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The Mystery of Andree


The two eminent Arctic explorers, Dr. Nansen and Dr. Nordenskjold, add their testimony to that of many others who refuse to credit a story that a tribe of Tunguses found the bodies of Andree and his unfortunate companions lying near a cabin of cloth and cordage, evidently once part of a balloon, on the Taimur peninsula. Dr. Nordenskjold is, perhaps, the best authority that could be consulted on such a question, for his famous voyage in the Vega, when he made the northeast passage, thoroughly familiarized him with the coast of Siberia. The Taimur peninsula is a barren waste, the most northern point of Asia, and it is fully 1200 miles from Krasnoyarsk, the city from which the telegram comes. For that reason it will, doubtless, be many months before it can be settled to a certainty whether the story is true or false. In the mean time, with such a unanimity of expert testimony against its probability, it would, as we said Sunday, seem to deserve very little credence.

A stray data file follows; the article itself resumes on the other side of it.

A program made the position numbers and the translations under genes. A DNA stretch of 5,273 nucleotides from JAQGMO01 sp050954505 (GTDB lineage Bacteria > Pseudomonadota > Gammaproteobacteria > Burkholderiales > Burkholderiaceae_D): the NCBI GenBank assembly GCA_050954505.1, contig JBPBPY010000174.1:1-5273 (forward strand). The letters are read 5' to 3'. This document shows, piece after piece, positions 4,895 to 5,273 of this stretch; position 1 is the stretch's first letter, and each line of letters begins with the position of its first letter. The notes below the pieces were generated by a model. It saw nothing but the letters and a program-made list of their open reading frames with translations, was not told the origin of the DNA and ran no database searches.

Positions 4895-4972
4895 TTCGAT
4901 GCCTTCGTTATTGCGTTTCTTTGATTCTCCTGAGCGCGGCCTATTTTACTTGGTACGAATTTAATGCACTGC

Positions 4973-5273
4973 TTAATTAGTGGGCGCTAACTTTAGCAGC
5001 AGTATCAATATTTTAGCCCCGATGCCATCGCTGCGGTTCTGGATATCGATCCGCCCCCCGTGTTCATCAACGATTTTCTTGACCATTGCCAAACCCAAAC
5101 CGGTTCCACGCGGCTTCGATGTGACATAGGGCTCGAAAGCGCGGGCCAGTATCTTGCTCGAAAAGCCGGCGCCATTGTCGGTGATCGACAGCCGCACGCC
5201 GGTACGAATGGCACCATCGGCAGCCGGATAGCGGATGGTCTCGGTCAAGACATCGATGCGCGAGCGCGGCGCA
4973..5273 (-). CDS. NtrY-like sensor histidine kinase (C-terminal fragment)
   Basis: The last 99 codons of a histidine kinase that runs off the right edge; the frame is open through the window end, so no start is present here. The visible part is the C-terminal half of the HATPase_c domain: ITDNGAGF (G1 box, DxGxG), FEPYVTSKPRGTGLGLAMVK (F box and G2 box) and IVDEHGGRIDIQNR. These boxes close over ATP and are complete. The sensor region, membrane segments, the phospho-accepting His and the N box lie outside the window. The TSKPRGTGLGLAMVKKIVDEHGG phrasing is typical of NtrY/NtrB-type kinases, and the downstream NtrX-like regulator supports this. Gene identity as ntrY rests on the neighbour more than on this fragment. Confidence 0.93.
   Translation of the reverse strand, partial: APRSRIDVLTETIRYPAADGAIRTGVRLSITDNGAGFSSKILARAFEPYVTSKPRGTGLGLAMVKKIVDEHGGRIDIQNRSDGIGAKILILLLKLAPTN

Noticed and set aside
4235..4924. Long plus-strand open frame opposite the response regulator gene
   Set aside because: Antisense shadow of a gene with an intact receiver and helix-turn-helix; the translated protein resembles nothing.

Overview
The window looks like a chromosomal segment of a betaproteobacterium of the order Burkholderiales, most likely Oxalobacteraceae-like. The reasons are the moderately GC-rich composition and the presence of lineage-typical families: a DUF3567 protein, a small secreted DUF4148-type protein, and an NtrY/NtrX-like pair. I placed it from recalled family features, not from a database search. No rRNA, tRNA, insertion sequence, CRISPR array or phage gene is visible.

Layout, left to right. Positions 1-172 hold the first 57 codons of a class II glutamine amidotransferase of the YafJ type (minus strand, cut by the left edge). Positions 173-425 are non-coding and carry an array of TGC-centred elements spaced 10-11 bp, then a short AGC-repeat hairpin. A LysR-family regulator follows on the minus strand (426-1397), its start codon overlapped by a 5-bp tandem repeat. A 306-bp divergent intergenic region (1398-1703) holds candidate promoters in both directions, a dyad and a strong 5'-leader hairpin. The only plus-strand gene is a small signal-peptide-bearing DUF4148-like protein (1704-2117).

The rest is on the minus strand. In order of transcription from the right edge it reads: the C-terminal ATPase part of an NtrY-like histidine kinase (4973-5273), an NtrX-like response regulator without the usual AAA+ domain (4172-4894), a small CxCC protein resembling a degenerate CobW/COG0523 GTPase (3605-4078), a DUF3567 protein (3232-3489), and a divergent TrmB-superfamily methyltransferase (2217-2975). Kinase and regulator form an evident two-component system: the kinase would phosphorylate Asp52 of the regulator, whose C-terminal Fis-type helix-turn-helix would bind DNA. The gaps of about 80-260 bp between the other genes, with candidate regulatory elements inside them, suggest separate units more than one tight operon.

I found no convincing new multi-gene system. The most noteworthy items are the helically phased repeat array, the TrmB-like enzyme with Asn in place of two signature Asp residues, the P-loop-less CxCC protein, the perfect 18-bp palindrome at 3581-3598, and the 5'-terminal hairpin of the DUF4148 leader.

Reproduced with permission: L.L. Lewis, Explorations (Newspaper Clippings Related to Polar Exploration), Vol. 1 & 2. University Archives, Spencer Research Library, University of Kansas Libraries, Lawrence, KS.



Original Source:

Boston Morning Herald, Boston, MA. Feb. 14, 1899


Jennifer Holvoet, Ph.D.
University of Kansas

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